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I bought a box of Seville oranges at the first farmer’s market of 2024. It is impossible to resist the bright, gnarled flesh; their bitterness cuts right through the fattiest part of the year. It sends me to the south of Spain then to my pantry for the preserving pan and my fail-safe recipe for marmalade.
The Seville season is short. Oranges appear from early January for about three to four weeks. These knobbly fruits are nothing like the refined satsumas and clementines we fill our fruit bowls with at Christmas. No, they’re inedible, lumpy and green at the edges; they are the ugly cousin of the blood orange. But I love them. Perhaps it is my penchant for the underdog or the need to replenish my dwindling preserve shelf as we eat our way through last year’s honey. It may also be that marmalade making is one of my way markers through winter.
Irish independent columnist in the 1950s, John D. Sheridan, wrote that marmalade time, ‘comes just a little ahead of the crocuses’. He writes about the crisis of the ‘test for jellying’ when housewives countrywide struggled to reach setting point. This is a delicate balance between runny marmalade and a coagulation beyond which there is no return. I will not even trust the thermometer. Instead, I put saucers in the freezer and perform a wrinkle test every few minutes – if the jam creases on the cold saucer, it is ready. Sheridan continues:
‘…you let it cool, pour it into pots, and give most of it away. The Irish make each other’s marmalade. That is why the making of marmalade is such a tense and wearying process – no woman can afford to let herself down before the neighbours…It’s an old Irish custom – a sort of jammy fosterage. But it works out pretty well. You live on the neighbours, and they live on you.’
I was delighted to read this. Not only is marmalade making a way of lighting the dark cave of January, it also serves to preserve my heritage and foster community. In an age when we are becoming ever more disconnected from our neighbour and we have little time to shop never mind make our own jams, it is, in fact, a radical act.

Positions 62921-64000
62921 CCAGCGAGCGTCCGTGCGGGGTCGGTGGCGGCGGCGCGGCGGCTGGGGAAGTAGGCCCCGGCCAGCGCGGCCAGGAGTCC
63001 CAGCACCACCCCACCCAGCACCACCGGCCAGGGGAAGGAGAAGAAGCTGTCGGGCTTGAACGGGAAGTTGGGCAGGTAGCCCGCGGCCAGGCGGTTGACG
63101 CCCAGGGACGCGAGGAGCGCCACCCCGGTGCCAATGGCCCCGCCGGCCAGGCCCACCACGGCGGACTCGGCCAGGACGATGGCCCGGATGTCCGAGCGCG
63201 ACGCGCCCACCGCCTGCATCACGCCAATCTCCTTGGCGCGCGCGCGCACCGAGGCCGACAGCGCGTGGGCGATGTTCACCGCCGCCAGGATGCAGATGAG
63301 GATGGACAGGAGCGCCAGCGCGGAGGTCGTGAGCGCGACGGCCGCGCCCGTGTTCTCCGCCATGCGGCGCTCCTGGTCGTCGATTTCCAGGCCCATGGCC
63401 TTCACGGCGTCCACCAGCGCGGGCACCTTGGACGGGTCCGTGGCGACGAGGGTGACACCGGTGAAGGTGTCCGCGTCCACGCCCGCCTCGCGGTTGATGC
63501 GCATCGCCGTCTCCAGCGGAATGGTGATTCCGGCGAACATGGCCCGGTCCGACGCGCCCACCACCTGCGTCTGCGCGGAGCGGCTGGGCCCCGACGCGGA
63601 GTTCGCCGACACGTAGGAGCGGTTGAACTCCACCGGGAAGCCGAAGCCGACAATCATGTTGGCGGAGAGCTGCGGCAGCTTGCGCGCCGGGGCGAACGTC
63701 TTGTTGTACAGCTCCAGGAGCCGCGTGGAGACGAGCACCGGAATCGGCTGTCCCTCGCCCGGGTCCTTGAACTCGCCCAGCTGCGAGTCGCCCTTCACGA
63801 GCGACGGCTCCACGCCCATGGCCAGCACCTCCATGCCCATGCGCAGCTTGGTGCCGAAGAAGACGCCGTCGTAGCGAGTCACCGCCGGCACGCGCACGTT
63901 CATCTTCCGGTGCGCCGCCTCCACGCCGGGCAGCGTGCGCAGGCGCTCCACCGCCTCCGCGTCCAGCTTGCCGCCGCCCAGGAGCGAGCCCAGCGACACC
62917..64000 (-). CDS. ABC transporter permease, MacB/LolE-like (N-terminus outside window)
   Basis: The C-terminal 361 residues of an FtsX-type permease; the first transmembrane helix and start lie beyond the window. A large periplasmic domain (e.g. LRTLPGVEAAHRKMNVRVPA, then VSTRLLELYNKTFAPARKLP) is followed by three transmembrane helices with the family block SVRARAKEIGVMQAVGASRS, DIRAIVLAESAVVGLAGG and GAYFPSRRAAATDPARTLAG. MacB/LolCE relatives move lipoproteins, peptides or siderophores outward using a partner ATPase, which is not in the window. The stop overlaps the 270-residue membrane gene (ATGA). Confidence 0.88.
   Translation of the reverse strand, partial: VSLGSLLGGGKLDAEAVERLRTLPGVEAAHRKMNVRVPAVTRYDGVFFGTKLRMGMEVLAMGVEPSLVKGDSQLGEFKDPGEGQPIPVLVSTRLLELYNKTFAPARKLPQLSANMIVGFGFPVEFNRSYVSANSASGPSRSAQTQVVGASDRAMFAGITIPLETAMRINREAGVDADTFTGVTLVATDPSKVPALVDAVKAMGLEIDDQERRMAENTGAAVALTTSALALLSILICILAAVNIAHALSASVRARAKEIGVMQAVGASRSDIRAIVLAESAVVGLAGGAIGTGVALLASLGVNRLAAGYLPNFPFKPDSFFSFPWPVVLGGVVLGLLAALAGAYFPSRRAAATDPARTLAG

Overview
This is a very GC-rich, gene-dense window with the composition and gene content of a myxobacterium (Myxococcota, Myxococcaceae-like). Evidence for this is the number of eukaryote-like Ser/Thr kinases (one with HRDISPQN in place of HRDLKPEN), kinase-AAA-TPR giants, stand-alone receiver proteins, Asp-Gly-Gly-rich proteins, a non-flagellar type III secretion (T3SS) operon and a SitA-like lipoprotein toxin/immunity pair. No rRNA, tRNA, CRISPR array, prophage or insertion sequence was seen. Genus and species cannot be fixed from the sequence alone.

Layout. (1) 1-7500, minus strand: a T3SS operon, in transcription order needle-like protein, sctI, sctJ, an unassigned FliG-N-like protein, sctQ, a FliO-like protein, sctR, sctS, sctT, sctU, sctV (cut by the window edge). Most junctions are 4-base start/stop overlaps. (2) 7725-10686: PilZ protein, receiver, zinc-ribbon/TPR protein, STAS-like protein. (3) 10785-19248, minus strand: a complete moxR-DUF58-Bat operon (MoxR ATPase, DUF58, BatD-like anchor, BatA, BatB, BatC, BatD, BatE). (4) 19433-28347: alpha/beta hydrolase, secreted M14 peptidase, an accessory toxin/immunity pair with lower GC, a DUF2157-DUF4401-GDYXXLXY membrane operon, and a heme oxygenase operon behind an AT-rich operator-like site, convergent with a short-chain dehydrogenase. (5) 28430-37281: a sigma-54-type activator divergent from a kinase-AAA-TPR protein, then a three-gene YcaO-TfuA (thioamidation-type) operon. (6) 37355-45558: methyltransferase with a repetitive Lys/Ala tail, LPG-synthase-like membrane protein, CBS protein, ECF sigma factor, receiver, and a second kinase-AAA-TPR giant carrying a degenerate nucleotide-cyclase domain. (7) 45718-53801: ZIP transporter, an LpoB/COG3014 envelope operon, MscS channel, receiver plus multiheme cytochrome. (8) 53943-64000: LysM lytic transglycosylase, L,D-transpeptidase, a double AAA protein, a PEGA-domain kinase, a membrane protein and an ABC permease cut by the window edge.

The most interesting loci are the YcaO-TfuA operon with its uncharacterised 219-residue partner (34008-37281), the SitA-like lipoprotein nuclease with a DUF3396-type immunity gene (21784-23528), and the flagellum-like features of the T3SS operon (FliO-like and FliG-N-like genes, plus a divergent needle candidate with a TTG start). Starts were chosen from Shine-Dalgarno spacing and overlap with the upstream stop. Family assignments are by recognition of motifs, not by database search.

At the age of 21, I had the phrase, None live for themselves tattooed on my back. It was inspired by an 18th-century secret society called the Honourable Order of the Grain of Mustard. The members of the society took a vow to be true to God, kind to people and to take the Gospel to the nations.
Then, I believed that to be radical meant big and important things. I was on course to change the world in a subversive and outspoken kind of way. I was sure about things; I attended all the meetings; I wrestled, battled and sought to overcome my sinful nature; I had ‘the nations’ in my sights. I love the fervency of six Bethanys ago. She was bright, determined and idealistic. She worked hard to be good, but she was deeply disconnected from herself.
Over time, my beliefs have softened. I left church seven years ago and found myself in a hinterland. I was curious to discover what would emerge. Without that structure to tell me what was right and wrong, would I lose the run of myself? What about accountability? Community? Sunday School for my children?
There is an ecological phenomenon called The Edge Effect. It relates to the marginal space where two habitats meet: fresh water meets sea, bog meets beach, forest meets river. This ecotone holds what is thriving in both habitats, but it also contains species that are unique to the transition zone. It is a wild edge that straddles two realities and develops its own distinct landscape. In this space, opportunistic species take root and biodiversity flourishes.
The etymology of the word radical relates to rootedness. I sank roots in the marginal space between belief and unbelief and observed with fascination the opportunistic species that thrived there. One seed, for example, had been planted when I was pregnant with my first baby. A few days before I gave birth, a dear friend came to visit. He was a young, single man and as he was leaving my house he said:
“You must be so excited to know that you are about to do the thing your body is designed to do.”
I had never considered this before. Paying attention to, listening to, learning from my own body was not something I was familiar with. Our bodies are incredible resources from which we can glean information about our emotions, the heavy things we carry, our longings and that sharp, delicate tool: our instinct.
This wasteland, at the edge of things, evoked discomfort. It forced me to engage to survive and there was a lot I needed to unlearn. In many ways, I had fallen asleep. It was necessary to wake up, take responsibility for my life and make deliberate efforts to nourish a spirituality that inspired me to live well in the world.
Without a pastor or group of elders to guide me, how would I find my way?
Ursula Le Guinn wrote, ‘I am a slow unlearner. But I love my unteachers.’ These wise unteachers were everywhere, I began to pay attention.
Have you ever noticed that when mighty beech trees fall in a forest, pioneer saplings spring up in the gaps? In tree terms, they race to establish themselves, drawing on light that floods the space in the canopy, supported by the family of trees around them. Beech taught me so much about embracing the discomfort of empty space.